(Bloomberg) -- Denmark’s debut in the green bond market made a hot start after a surge in bids led it to slash its borrowing costs versus conventional debt, with one pension-fund investor seeing this “greenium” rising further this year.

Denmark saw a premium of five basis points as it sold $760 million of its inaugural 10-year green debt via auction, after getting bids for almost five times that volume. The greenium for the AAA-rated nation was at the top end of forecasts and twice the level seen by the U.K. in its debut last year, which HSBC Holdings Plc had dubbed the biggest ever for a high-grade sovereign issuer.

The high level of greenium shows the market’s expecting the bonds to become even more valuable when the central bank sells further rounds later this year, said Poul Kobberup, chief investment officer at Danica Pension, which was among the funds participating in the auction.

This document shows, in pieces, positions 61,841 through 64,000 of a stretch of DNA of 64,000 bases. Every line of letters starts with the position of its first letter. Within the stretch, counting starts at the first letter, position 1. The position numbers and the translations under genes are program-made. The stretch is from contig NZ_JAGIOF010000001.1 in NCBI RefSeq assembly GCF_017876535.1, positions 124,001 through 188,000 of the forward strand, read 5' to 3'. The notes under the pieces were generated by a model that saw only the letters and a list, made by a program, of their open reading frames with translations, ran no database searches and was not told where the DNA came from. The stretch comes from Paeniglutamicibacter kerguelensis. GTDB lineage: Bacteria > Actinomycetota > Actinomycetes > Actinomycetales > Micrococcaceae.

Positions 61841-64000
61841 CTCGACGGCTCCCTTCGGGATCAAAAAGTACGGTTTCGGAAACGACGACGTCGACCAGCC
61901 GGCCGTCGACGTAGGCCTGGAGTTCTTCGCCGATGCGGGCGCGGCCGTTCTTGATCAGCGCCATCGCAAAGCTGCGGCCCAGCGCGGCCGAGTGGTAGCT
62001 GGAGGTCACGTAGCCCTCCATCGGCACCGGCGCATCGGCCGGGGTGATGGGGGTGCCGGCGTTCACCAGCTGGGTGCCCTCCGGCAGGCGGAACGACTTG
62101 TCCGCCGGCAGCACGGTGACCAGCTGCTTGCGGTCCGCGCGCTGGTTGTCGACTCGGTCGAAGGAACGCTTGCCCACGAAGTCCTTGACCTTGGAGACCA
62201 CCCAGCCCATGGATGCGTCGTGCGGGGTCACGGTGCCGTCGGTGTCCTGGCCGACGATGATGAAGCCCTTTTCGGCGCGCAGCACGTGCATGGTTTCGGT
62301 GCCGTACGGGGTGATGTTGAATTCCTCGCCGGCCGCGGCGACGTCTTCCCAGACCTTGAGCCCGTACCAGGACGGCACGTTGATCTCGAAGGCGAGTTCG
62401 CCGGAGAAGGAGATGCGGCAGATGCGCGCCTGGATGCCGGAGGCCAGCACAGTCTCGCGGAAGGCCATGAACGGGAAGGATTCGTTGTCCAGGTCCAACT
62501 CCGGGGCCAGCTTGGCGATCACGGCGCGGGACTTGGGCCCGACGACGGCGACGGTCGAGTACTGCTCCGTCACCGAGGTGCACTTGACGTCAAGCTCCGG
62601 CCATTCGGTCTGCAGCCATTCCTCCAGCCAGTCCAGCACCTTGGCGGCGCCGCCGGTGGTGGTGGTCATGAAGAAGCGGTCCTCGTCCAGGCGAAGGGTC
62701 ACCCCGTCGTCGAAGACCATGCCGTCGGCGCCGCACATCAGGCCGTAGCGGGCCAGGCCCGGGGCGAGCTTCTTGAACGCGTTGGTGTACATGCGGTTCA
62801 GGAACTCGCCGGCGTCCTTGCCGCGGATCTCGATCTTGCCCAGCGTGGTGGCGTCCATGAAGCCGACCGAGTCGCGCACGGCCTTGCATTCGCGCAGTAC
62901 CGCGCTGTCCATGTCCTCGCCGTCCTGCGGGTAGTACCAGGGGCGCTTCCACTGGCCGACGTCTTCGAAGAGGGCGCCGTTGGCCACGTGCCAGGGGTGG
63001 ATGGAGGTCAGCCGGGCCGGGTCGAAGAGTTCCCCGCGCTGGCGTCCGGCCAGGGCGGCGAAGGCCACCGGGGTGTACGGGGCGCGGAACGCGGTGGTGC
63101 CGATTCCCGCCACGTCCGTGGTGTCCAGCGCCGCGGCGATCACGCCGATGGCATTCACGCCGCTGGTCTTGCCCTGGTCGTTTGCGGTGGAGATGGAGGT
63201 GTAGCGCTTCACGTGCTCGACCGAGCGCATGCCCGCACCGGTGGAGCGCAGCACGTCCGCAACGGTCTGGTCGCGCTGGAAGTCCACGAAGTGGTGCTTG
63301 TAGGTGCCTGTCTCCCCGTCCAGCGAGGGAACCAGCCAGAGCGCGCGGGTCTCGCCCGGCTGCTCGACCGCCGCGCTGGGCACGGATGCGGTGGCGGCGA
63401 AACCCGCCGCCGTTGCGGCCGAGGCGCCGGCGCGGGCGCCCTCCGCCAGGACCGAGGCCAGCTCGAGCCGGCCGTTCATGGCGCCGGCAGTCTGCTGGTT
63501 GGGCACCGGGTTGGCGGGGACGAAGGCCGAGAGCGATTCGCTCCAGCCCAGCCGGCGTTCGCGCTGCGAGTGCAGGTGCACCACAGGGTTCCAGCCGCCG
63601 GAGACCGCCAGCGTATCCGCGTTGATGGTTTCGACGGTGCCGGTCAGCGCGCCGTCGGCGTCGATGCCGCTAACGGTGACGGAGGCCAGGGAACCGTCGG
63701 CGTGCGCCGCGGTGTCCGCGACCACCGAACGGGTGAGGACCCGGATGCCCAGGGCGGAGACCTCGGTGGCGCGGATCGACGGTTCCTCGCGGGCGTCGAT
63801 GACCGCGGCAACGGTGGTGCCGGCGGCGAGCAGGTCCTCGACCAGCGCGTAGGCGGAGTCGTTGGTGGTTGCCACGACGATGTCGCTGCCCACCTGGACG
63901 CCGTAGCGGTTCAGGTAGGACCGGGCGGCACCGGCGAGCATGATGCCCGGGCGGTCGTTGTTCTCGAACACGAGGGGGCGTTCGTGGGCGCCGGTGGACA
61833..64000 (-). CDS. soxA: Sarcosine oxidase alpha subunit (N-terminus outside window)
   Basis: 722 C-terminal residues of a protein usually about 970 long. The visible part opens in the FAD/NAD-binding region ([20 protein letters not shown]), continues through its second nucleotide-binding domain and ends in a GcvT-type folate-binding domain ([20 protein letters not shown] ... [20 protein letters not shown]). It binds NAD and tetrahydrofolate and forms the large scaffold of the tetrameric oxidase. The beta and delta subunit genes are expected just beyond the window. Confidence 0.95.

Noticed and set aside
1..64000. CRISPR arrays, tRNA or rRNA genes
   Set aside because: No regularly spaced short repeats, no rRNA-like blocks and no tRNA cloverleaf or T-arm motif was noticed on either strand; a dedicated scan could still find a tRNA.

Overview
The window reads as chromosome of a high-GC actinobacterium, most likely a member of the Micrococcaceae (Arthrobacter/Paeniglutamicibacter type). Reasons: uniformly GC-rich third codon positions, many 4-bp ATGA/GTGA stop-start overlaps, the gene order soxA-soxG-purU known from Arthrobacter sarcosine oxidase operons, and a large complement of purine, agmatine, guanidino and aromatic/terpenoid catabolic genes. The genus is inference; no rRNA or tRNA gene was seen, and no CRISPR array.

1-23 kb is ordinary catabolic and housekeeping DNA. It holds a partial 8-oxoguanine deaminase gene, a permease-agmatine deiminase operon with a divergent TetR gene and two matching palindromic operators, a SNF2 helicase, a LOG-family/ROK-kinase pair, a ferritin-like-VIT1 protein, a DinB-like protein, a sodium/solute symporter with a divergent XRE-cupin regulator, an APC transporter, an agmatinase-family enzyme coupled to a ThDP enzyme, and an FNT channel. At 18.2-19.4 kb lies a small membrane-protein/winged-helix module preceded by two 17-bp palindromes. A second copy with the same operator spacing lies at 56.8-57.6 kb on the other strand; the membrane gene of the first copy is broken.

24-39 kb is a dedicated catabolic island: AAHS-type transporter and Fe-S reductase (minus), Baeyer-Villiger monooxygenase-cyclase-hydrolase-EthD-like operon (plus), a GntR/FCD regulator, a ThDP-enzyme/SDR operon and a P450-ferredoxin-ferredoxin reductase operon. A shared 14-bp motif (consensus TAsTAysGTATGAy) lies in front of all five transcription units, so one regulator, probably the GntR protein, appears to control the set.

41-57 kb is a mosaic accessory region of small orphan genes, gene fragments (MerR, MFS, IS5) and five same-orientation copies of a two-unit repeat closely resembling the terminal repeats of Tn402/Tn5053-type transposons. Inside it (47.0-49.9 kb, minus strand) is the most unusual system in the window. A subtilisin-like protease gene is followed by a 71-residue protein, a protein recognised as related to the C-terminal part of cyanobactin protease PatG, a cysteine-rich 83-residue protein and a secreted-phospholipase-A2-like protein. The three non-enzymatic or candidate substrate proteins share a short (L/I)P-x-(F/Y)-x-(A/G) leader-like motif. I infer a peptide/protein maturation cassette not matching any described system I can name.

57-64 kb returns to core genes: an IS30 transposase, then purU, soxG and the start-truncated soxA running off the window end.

“If you don’t have a strong expectation that it will become even more expensive, it is at least difficult to spot a market argument to buy at minus 5,” Kobberup said by phone.

Denmark has mirrored the new 10-year green note to a conventional bond with the same maturity, following Germany’s twinning model, which makes it easier to compare the two. It also provides an option to freely switch away from the green bond to hedge against the risk of lower liquidity.

Kobberup said the coming weeks will show whether its buyers are primarily long-term or short-term. That matters because “as a rule you’d hope it will have ended up with buyers who are not so busy having to go out and flip things very quickly.”

Either way, the auction’s success is a signal to politicians that funding for green investments is available, he said. The Nordic country is a relative latecomer to a green debt market that exploded last year, introducing it to help fund one of the world’s most ambitious climate targets.

“This is a clear signal to the finance ministry that they should start launching green initiatives,” said Sydbank A/S’s Chief Economist Soren Kristensen in a note to clients. “Investors will happily provide the funding, even if it will cost a bit on returns.”

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